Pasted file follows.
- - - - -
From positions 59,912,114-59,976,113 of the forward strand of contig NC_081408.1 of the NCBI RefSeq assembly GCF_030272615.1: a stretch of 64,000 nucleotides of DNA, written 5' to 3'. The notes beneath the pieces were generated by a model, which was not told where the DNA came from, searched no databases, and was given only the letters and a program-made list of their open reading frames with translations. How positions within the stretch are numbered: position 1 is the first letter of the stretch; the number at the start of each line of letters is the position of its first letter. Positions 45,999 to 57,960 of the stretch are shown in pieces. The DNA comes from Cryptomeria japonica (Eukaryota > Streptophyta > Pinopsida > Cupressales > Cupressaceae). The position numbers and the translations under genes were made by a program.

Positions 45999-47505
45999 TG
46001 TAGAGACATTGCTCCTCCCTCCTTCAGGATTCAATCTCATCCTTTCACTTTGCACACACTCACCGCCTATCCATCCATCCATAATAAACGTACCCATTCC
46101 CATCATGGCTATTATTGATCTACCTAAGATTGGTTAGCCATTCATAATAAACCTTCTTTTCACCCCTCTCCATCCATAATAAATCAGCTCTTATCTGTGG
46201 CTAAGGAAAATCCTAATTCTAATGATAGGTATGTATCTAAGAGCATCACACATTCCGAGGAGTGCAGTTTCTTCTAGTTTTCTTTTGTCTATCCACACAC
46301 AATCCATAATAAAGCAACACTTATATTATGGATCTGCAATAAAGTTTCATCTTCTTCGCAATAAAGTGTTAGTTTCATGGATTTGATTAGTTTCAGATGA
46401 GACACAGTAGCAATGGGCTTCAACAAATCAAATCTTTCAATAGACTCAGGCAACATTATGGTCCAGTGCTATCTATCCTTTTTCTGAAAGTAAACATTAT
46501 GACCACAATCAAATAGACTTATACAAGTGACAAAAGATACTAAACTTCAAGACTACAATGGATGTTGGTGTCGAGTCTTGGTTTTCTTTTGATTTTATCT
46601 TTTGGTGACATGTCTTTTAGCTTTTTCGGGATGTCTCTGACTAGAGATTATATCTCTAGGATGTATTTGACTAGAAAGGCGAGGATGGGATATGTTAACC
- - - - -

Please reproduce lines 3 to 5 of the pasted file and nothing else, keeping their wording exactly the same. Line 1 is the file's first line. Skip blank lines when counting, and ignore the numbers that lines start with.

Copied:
45999 TG
46001 TAGAGACATTGCTCCTCCCTCCTTCAGGATTCAATCTCATCCTTTCACTTTGCACACACTCACCGCCTATCCATCCATCCATAATAAACGTACCCATTCC
46101 CATCATGGCTATTATTGATCTACCTAAGATTGGTTAGCCATTCATAATAAACCTTCTTTTCACCCCTCTCCATCCATAATAAATCAGCTCTTATCTGTGG